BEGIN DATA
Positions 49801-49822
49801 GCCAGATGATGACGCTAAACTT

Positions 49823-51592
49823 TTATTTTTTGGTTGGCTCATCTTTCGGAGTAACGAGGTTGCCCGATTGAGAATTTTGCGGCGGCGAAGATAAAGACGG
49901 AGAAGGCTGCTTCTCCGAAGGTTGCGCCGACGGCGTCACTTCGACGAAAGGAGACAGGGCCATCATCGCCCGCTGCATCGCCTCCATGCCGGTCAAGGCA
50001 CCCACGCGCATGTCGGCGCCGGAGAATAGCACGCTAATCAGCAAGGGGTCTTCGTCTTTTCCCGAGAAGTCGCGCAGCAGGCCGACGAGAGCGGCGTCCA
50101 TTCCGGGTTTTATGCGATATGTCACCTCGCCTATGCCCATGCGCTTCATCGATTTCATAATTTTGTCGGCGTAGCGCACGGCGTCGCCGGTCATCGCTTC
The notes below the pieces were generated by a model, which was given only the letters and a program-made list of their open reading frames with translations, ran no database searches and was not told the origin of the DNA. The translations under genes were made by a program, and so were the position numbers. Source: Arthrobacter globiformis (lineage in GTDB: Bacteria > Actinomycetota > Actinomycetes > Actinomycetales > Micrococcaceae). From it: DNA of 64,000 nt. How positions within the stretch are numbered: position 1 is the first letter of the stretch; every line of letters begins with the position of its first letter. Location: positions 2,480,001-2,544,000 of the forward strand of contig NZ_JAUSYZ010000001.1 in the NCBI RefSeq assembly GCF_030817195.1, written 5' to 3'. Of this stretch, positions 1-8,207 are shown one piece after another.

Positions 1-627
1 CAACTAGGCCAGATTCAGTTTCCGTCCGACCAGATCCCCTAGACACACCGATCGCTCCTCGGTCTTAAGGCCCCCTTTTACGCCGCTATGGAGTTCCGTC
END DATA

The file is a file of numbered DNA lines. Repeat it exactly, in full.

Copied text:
Positions 49801-49822
49801 GCCAGATGATGACGCTAAACTT

Positions 49823-51592
49823 TTATTTTTTGGTTGGCTCATCTTTCGGAGTAACGAGGTTGCCCGATTGAGAATTTTGCGGCGGCGAAGATAAAGACGG
49901 AGAAGGCTGCTTCTCCGAAGGTTGCGCCGACGGCGTCACTTCGACGAAAGGAGACAGGGCCATCATCGCCCGCTGCATCGCCTCCATGCCGGTCAAGGCA
50001 CCCACGCGCATGTCGGCGCCGGAGAATAGCACGCTAATCAGCAAGGGGTCTTCGTCTTTTCCCGAGAAGTCGCGCAGCAGGCCGACGAGAGCGGCGTCCA
50101 TTCCGGGTTTTATGCGATATGTCACCTCGCCTATGCCCATGCGCTTCATCGATTTCATAATTTTGTCGGCGTAGCGCACGGCGTCGCCGGTCATCGCTTC
The notes below the pieces were generated by a model, which was given only the letters and a program-made list of their open reading frames with translations, ran no database searches and was not told the origin of the DNA. The translations under genes were made by a program, and so were the position numbers. Source: Arthrobacter globiformis (lineage in GTDB: Bacteria > Actinomycetota > Actinomycetes > Actinomycetales > Micrococcaceae). From it: DNA of 64,000 nt. How positions within the stretch are numbered: position 1 is the first letter of the stretch; every line of letters begins with the position of its first letter. Location: positions 2,480,001-2,544,000 of the forward strand of contig NZ_JAUSYZ010000001.1 in the NCBI RefSeq assembly GCF_030817195.1, written 5' to 3'. Of this stretch, positions 1-8,207 are shown one piece after another.

Positions 1-627
1 CAACTAGGCCAGATTCAGTTTCCGTCCGACCAGATCCCCTAGACACACCGATCGCTCCTCGGTCTTAAGGCCCCCTTTTACGCCGCTATGGAGTTCCGTC